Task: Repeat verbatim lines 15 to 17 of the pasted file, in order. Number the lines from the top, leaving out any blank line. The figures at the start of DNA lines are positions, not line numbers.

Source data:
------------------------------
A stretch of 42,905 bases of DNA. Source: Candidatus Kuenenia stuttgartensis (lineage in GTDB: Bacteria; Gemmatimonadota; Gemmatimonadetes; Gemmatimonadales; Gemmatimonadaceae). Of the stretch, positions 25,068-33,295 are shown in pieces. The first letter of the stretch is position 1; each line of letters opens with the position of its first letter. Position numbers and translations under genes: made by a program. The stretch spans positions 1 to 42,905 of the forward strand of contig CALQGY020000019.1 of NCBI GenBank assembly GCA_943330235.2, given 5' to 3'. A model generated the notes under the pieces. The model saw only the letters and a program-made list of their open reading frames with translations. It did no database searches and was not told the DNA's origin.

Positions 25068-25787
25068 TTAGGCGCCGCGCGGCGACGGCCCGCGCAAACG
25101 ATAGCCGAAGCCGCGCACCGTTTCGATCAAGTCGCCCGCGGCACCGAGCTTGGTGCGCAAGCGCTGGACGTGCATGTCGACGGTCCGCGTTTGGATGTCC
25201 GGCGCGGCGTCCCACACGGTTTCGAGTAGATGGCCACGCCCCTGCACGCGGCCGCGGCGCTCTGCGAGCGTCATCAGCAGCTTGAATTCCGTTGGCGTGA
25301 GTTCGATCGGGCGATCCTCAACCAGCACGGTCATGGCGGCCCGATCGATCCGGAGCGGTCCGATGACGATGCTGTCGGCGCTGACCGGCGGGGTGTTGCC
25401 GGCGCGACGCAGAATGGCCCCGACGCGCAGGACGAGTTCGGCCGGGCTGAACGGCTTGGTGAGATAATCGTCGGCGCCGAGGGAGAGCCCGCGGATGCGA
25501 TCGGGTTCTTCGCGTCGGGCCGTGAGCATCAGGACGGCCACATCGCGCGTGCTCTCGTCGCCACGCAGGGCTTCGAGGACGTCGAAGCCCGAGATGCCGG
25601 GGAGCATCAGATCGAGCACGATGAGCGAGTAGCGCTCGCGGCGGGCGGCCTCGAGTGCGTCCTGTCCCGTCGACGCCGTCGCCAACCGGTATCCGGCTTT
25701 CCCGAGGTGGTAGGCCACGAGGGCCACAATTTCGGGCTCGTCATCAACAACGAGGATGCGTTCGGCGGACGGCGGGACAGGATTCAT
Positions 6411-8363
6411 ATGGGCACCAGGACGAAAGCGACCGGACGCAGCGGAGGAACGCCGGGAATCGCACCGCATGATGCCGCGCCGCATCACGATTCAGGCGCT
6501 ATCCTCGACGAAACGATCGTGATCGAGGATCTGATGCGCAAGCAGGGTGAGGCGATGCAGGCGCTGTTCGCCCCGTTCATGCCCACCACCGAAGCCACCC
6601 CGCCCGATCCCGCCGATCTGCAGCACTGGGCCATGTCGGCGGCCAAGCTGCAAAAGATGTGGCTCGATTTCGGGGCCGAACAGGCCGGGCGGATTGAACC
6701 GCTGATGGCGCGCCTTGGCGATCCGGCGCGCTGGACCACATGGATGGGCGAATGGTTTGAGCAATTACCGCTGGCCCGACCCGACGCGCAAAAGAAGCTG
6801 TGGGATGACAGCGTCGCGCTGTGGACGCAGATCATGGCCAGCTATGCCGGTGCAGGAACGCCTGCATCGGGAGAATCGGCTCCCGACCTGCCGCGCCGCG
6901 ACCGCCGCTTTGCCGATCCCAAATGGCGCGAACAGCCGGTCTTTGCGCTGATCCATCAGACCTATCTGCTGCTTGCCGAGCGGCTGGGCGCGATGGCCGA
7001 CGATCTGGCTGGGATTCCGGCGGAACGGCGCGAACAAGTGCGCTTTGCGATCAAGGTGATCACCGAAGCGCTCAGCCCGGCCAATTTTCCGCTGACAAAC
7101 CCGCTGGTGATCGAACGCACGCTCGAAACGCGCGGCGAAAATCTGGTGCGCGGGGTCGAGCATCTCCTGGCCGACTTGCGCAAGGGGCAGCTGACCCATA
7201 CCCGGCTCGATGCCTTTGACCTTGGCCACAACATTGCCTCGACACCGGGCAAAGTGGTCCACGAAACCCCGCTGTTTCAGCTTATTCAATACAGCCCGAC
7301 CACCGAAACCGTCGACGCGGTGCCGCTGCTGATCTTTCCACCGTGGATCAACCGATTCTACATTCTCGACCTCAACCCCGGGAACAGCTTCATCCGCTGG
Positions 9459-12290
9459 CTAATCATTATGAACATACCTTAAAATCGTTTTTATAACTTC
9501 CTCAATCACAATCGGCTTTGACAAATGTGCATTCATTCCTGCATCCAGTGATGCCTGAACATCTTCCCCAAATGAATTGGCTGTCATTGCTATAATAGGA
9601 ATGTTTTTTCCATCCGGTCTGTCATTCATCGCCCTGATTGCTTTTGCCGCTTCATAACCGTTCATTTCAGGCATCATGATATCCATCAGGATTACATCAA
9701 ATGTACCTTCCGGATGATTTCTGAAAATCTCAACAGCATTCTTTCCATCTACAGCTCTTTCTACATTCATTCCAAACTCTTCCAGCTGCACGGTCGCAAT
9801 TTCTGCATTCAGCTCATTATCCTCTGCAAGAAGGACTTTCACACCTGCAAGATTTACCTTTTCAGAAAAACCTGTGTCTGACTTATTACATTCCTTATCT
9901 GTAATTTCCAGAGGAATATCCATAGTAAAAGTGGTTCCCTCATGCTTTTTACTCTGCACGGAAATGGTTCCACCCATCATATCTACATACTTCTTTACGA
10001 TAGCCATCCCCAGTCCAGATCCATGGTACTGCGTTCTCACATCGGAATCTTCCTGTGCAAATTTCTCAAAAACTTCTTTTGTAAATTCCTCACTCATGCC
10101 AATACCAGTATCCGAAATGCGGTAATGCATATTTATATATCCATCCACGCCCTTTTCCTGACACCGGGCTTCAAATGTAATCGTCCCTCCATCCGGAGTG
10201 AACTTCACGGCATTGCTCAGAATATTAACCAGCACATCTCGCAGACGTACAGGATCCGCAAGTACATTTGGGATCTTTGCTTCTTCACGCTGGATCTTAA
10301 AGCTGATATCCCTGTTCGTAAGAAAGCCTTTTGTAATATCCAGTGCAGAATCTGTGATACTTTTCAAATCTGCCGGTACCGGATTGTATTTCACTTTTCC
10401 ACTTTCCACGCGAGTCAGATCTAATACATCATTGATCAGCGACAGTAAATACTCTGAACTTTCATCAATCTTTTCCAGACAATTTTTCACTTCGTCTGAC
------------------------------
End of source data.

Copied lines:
6701 GCTGATGGCGCGCCTTGGCGATCCGGCGCGCTGGACCACATGGATGGGCGAATGGTTTGAGCAATTACCGCTGGCCCGACCCGACGCGCAAAAGAAGCTG
6801 TGGGATGACAGCGTCGCGCTGTGGACGCAGATCATGGCCAGCTATGCCGGTGCAGGAACGCCTGCATCGGGAGAATCGGCTCCCGACCTGCCGCGCCGCG
6901 ACCGCCGCTTTGCCGATCCCAAATGGCGCGAACAGCCGGTCTTTGCGCTGATCCATCAGACCTATCTGCTGCTTGCCGAGCGGCTGGGCGCGATGGCCGA